<TABLE WIDTH="90%" CELLSPACING=0 CELLPADDING=0 ALIGN=CENTER><TR><TD><i>Quote, originally posted by <b>John2x240</b> »</i></TD></TR><TR><TD CLASS="quote">a street port job with RB headers and exhaust and something like a Weber DCOE 45 should give somewhere in the region of 160(+) hp without a loss of driveability. </TD></TR></TABLE><p>You can get that pretty easily from a B230F. Change the cam, port and polish the head, remove the MAF screens, and clean-up the throttle body will get you 150 bhp. Add a good set of custom headers and a free flowing exhaust, and you should see 155-160 bhp.<p>The torque curve on such modified B230F engines remain very flat. Peak torque (140 lb-ft) comes in at 2900 and remains until 5700 rpm.<p><TABLE WIDTH="90%" CELLSPACING=0 CELLPADDING=0 ALIGN=CENTER><TR><TD><i>Quote, originally posted by <b>John2x240</b> »</i></TD></TR><TR><TD CLASS="quote">Also, to get the best out of the engine, seeing as how the red line would be up around 7000+ RPM, you'd need rear end ratio of around 4.10(+):1, but I don't know if this could be had from stock 240 crown wheel & pinion sets.</TD></TR></TABLE><p>IIRC the Dana 1031 fitted to 240s can be fitted with any of the ring and pinions from the following applications:<p>3.31:1 (stock on 240 late model 5 speeds)<br>3.54:1 (stock on 240 late model automatics and some early model turbos)<br>3.73:1 (stock on 240, 740 late model automatics and some early model turbos)<br>3.91:1 (stock on some 240, 740 late model automatics)<br>4.10:1 (stock on some late model 700s fitted a B2304F with AW72 automatics)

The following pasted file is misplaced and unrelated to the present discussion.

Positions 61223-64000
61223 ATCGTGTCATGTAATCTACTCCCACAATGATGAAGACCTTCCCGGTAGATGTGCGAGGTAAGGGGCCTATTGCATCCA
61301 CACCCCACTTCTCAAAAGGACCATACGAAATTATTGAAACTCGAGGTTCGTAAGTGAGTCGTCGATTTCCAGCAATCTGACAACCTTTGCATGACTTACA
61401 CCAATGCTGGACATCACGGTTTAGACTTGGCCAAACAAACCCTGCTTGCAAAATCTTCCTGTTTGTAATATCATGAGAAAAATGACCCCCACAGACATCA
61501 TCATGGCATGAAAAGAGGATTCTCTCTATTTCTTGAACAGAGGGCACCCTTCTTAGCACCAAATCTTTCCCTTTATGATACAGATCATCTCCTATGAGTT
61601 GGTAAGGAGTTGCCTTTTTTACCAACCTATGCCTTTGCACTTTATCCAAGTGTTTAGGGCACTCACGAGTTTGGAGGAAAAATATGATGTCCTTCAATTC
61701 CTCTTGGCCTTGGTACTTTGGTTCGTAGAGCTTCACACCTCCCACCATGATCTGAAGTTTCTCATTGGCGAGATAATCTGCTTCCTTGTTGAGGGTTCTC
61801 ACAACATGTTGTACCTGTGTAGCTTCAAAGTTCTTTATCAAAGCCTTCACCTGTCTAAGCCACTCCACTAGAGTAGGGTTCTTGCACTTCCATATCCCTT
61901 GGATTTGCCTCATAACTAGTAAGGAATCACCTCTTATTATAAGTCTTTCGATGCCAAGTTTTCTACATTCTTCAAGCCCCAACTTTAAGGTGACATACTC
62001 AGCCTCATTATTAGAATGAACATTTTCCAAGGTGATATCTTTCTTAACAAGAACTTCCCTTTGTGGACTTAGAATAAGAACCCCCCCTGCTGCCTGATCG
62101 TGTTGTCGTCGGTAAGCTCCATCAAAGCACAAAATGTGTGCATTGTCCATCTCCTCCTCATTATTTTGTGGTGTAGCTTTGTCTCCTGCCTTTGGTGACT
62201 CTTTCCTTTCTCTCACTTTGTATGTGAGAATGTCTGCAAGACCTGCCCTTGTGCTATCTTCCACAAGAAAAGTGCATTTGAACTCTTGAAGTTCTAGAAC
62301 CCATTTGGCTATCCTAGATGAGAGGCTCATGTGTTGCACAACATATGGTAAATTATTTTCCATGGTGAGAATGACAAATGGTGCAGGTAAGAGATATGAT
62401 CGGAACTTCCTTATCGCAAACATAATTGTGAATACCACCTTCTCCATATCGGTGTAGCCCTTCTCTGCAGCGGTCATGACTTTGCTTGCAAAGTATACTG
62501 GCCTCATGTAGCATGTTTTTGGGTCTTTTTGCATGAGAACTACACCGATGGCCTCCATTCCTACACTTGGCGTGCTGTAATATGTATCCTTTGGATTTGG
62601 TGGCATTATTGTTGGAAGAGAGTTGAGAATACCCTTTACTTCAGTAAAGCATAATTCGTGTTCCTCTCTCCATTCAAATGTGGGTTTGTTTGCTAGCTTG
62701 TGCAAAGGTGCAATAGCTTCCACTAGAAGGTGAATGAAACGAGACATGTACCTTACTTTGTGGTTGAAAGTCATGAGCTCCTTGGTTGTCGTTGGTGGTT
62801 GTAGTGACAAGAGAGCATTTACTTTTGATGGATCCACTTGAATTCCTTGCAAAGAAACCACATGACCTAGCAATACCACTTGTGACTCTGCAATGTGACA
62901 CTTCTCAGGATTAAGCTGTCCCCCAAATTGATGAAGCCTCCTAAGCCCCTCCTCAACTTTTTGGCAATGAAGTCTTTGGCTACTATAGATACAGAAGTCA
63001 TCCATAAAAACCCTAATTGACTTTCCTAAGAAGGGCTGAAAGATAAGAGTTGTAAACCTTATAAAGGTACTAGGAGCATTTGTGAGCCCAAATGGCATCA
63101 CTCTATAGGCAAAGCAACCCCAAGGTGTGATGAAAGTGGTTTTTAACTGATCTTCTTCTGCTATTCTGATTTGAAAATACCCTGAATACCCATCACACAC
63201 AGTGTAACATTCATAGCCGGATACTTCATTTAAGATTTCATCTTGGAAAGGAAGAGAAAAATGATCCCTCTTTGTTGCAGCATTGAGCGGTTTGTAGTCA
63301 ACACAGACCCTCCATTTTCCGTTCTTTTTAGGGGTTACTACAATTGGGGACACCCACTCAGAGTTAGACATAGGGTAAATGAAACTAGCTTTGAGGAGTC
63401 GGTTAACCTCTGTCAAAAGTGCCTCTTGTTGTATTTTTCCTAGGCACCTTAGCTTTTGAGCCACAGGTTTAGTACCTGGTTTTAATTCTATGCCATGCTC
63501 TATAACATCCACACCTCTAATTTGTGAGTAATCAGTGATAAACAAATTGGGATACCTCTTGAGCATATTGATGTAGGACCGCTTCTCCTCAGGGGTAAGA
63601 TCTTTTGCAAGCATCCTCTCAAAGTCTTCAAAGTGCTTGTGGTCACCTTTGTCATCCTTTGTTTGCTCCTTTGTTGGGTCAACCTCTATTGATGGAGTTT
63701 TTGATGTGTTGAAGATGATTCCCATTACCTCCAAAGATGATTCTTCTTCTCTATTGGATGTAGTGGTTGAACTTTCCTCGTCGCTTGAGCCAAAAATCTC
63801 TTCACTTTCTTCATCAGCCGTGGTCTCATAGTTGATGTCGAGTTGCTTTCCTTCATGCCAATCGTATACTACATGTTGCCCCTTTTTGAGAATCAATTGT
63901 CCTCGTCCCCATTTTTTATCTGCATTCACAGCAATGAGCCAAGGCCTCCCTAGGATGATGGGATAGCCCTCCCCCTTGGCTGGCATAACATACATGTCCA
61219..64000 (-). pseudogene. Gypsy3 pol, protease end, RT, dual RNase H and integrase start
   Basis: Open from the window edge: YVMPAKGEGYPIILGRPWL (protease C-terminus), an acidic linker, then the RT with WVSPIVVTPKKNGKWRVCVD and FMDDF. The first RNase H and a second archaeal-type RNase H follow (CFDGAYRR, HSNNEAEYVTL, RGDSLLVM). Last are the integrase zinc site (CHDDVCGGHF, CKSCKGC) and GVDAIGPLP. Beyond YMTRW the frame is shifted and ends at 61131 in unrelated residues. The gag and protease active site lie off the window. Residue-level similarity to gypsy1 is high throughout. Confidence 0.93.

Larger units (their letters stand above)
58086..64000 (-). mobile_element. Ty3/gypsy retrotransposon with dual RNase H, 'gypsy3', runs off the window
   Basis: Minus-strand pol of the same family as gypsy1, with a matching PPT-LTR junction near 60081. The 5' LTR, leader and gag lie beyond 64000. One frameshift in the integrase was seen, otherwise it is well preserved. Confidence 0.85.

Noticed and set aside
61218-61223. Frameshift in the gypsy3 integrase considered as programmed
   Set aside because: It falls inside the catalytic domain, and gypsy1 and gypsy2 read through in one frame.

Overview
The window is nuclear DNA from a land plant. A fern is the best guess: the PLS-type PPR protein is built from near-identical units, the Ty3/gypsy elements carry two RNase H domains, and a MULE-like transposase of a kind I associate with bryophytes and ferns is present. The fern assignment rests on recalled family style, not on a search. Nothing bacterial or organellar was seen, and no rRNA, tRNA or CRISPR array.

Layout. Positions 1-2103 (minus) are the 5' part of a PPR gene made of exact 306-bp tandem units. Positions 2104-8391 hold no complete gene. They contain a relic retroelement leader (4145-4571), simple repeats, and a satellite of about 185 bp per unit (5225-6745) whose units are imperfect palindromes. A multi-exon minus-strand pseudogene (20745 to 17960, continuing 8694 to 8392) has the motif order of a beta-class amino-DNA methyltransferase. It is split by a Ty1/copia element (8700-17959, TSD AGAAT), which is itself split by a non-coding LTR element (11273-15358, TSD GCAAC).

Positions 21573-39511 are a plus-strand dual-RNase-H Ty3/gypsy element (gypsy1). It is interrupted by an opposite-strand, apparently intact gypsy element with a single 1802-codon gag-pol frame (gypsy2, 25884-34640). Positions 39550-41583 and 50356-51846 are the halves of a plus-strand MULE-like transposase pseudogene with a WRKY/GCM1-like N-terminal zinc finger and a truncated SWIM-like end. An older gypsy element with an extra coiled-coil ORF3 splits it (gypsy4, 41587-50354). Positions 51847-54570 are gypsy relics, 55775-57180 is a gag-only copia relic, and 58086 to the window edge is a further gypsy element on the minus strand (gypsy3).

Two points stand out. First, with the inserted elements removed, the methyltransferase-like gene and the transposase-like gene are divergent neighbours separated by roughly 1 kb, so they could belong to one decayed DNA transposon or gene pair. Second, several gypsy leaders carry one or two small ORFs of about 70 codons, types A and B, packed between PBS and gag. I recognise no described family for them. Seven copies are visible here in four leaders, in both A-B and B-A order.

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Re: I Meant To Post This Yesterday, But... Whatever... It Mig ... (RearWheelPaul)

I found some HP numbers for 12As and 13Bs with various Weber and Holley carbs here: <A HREF="http://www.racingbeat.com/FRmazda1.htm" TARGET="_blank">http://www.racingbeat.com/FRmazda1.htm</A> . A street port on a rotary is a very mild porting job, and for the equivalent of a similar port and polish and a performance cam on a piston engine you'd be looking at a half-bridge port, so the HP numbers would be in between a street and full bridge port, and street driveability would still be OK. So, then, for a 4-port 13B with a Weber 51 IDA you'd be looking at around 215HP, and for just a street port with a 48 IDA you'd get around 185HP, so I guess I was a little low for my first estimate. My 12A bridge port with just a cleaned up and re-jetted Nikki gets close to 200 HP with a fresh engine, but the idle's a bit lumpy for street use and it needs to idle at about 1200 RPM or it could stall with a cold engine. I still think a rotary could be a good swap except for having to adapt the driveline.